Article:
Unconventional Thought: A Journalist takes a Stand


I have toyed around with the idea of writing a column for nearly three months now.

The initial thought hit me after my participation in the protests to highlight the regressive and fundamentally flawed idea of taxing social media and became even more brazen during the arrest, torture and prolonged detention of legislators and campaigners of Kassiano Wadri in the Arua by-election.

For me, these events represented a challenge – and a strong one – to an idea I have deep faith in, democracy.

There was no platform for me to spring to the defence of the idea without compromising the ethics, morals and culture of the spaces I held – and still hold.

So to start with, this column will be a complete dedication to engaging and sharing on the basic ideals of democracy.

Secondly, through the months of trying to engage in public discourse, I have noted the sad decline in debate, ideas and knowledge. These have been firmly replaced with bias, power and intolerance.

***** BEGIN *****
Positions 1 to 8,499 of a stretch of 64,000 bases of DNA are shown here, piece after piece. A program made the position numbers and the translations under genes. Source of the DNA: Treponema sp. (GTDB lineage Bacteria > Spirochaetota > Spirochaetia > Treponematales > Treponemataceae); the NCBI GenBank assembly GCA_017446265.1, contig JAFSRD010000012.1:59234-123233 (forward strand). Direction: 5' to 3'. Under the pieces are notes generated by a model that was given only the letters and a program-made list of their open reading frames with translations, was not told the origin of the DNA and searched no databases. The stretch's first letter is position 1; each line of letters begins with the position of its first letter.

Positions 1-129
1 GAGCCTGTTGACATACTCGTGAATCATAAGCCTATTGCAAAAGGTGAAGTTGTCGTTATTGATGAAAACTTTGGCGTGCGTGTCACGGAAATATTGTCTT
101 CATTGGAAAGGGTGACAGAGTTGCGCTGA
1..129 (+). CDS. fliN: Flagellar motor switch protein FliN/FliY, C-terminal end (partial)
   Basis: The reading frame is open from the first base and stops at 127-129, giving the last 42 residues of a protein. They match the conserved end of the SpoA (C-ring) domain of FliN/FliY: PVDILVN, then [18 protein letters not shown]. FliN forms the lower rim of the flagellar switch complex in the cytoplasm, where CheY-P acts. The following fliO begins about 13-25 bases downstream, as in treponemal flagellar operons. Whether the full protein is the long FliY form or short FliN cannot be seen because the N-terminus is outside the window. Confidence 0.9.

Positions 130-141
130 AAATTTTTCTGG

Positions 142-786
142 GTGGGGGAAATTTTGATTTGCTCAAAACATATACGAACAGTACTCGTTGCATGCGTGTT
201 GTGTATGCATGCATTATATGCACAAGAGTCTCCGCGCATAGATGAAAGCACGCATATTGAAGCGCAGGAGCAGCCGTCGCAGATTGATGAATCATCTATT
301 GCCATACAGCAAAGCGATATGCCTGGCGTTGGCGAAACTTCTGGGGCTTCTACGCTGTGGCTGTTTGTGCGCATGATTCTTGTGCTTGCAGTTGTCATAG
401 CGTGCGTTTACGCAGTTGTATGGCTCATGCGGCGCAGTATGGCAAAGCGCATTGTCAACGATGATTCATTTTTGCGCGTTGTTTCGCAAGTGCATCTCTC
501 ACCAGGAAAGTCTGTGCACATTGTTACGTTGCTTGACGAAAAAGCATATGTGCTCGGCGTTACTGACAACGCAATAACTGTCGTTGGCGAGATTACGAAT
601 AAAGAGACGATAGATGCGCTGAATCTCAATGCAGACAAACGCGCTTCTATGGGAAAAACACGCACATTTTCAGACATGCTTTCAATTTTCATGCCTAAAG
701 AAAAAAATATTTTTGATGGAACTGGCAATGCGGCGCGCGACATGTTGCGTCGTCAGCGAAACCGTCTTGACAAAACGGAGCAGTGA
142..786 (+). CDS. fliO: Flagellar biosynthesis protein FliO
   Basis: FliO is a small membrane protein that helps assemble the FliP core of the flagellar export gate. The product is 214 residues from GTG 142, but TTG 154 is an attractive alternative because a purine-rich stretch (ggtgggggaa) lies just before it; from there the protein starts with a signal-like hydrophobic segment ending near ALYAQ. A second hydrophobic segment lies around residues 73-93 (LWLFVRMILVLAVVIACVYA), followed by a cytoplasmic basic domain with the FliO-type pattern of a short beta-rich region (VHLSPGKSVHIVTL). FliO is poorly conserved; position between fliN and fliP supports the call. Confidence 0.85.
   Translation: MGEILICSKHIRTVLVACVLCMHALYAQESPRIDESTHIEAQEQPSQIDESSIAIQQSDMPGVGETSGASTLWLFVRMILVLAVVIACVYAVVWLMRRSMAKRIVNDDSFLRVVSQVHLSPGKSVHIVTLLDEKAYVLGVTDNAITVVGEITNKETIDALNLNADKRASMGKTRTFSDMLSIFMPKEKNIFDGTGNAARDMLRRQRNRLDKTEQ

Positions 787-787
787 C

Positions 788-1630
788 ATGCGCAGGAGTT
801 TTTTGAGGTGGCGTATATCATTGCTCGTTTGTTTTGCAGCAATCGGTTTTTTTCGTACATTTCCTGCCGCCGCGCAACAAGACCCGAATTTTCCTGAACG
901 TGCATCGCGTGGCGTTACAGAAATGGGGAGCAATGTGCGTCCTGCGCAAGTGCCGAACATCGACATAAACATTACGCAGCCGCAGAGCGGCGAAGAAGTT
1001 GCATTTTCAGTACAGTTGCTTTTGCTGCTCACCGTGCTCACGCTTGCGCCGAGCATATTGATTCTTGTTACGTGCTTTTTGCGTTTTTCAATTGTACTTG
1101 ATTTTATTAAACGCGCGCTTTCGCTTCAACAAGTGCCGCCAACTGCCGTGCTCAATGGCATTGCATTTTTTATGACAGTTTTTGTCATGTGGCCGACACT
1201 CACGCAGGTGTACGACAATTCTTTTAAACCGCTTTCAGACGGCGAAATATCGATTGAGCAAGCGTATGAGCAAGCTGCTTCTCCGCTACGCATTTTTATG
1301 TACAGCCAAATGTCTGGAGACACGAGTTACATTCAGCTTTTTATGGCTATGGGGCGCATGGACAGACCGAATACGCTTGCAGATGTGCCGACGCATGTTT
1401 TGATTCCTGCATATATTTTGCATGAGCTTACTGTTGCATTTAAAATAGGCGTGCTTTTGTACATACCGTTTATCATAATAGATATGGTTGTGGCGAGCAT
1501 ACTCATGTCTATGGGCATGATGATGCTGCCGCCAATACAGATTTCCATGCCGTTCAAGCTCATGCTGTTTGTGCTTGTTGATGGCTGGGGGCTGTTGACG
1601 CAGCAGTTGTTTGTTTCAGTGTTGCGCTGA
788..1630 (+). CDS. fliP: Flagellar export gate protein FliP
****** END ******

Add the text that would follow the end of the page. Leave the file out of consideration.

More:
On many engagement platforms; social media, TV panels, community meetings and debates it is now common place to insult those we don’t agree with and in fact shut them out. The rigorous intellectual labor required to defend our positions on things has been substituted with the easier route of a block button and a mute option.

But also, debates have become completely toxic. Both protagonists and antagonists argue their biases not with a view of harnessing a better society but deepening their resolve in the ideas they hold. Debates have become completely bastardised argued less on fact but more on opinion, less on research and knowledge and more on ego and patronage. This is unhealthy for any democracy, much less a young one like Uganda.

So this column will also seek to promote healthy debate. There will be a lot of catching fallacies where they are used, exposing them and showing argument lines and clashing points in basic public debate.

The last, is that this column is a fulfillment of my commitment to engage in thought leadership. I have over the last years benefited from a raft of leadership programmes and mentorship, I have also been privileged to sit in and engage decision makers – sometimes for the better and others for the debate and knowledge. I want to use this column to further that.

So here is to writing the unconventional thought.

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